In a world that believes ‘the more complicated a process is, the better it is!’, such analyses are done using different methods – from very cumbersome acts like hydrodensitometry (underwater weighing) to more technologically advanced and convenient methods like bioelectric impedance analysis (BIA), Dual Energy X-Ray Absorptiometry (DEXA) and Whole Body Gamma Counter (WBD) to more basic methods like skin-fold measurements and Body Mass Index (BMI) calculations.

Though there are multiple methods available today to perform a body composition analysis, there are some inherent flaws in all of them.

  1. Most convenient or easy or basic methods are grossly inaccurate. BIA, BMI and skin-fold methods can show numbers that are anywhere from 5 to 30% away from the real number.
  2. The methods that are fairly accurate are either super cumbersome (like hydrostatic  weighing) or ridiculously expensive for the purpose (like DEXA and WBD).
  3. And most importantly, none of these numbers actually matter for the general fitness enthusiast or even to athletes until they get to the elite level. For someone who is looking to lose fat, the plan of action is to eat right and train smart. Knowing how much percentage of their body weight is fat does nothing with their progress other than encouraging obsessive behavior. In other words, unnecessary stats don’t help.

All this said, I have my own body fat testing apparatus. It is a complex piece of equipment and it provides you with exactly the answer you need to help you move ahead in your journey. I didn’t design it and I don’t get a get if you use it, but I strongly recommend that you purchase and use it.

It is called ‘the mirror’ and it only has one reading – ‘If it jiggles, it is fat’.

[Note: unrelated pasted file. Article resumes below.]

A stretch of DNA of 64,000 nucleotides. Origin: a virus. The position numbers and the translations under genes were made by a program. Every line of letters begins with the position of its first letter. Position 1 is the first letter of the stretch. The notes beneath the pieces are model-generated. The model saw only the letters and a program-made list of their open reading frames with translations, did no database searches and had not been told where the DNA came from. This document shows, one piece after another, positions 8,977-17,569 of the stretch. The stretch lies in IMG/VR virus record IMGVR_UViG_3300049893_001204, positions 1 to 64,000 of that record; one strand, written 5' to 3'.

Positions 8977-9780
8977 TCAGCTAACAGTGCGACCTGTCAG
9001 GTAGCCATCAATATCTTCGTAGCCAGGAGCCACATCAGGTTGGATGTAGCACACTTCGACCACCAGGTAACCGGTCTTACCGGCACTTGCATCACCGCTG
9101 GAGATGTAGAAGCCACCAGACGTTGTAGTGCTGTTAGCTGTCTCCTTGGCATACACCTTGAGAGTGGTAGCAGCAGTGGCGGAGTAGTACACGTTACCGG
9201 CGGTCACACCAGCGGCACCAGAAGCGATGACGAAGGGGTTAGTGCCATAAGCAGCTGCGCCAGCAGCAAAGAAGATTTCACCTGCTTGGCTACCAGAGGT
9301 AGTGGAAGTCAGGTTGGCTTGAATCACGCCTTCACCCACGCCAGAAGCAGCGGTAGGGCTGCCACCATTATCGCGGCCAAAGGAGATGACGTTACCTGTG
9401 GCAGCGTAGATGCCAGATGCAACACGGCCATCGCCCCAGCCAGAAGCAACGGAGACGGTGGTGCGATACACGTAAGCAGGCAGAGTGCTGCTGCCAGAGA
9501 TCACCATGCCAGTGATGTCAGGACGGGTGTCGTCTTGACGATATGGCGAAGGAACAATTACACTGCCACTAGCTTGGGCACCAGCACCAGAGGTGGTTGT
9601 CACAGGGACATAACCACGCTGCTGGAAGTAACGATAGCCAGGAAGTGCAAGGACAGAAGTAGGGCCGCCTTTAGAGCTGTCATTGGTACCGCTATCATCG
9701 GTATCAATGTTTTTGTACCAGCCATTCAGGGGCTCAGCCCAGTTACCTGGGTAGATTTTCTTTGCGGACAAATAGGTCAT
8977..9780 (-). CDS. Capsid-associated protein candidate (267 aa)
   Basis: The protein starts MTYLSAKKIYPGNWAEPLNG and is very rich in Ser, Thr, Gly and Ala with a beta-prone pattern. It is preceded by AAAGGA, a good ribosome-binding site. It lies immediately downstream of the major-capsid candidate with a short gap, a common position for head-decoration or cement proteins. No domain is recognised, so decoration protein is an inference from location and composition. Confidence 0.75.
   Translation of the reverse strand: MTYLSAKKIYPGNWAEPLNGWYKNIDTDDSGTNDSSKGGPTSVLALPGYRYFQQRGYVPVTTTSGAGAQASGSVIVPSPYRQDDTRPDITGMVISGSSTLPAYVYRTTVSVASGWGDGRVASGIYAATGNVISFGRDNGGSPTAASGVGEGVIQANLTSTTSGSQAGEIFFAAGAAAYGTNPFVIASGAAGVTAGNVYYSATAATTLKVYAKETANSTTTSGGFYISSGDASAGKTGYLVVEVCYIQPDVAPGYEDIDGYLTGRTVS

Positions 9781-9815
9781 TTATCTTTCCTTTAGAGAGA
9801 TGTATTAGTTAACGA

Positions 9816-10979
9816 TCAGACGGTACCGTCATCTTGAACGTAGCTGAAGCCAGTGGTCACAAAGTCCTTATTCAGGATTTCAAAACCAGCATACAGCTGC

Summing up: Save your money and sanity. See yourself in the mirror often and get a picture every week. In a few weeks you’ll be able to clearly say if you’re gaining or losing fat and where. 

Sports drinks

Gatorade and other such sports drinks are a fitness enthusiast’s elixir today because he/she believes that his/her training was intense enough to require special recovery fluids and that consuming a well-branded drink will help achieve his/her goals better and faster.

Unfortunately, a lot of this ‘belief’ is born from the smart marketing that is used to sell these sugary drinks to the common man. While the composition of any sport drink is water, lots of sugar, food coloring, preservatives and additives the marketing emphasizes on the presence of electrolytes. As important as they sound and as important as they are for an intensely performing human body, electrolytes (like sodium, potassium, chloride etc.), are very easily available without sugar, preservatives and additives from whole foods.

Most people get enough sodium and chloride just from salting their food well and more than required amounts of potassium and bicarbonate can be easily obtained by eating bananas or, even better, drinking tender coconut water. For example, while a 1 liter of Gatorate Rain provides you with 120mg of potassium (along with 56grams of sugar!), one serving of tender coconut water can nourish you with approximately 250mg of potassium.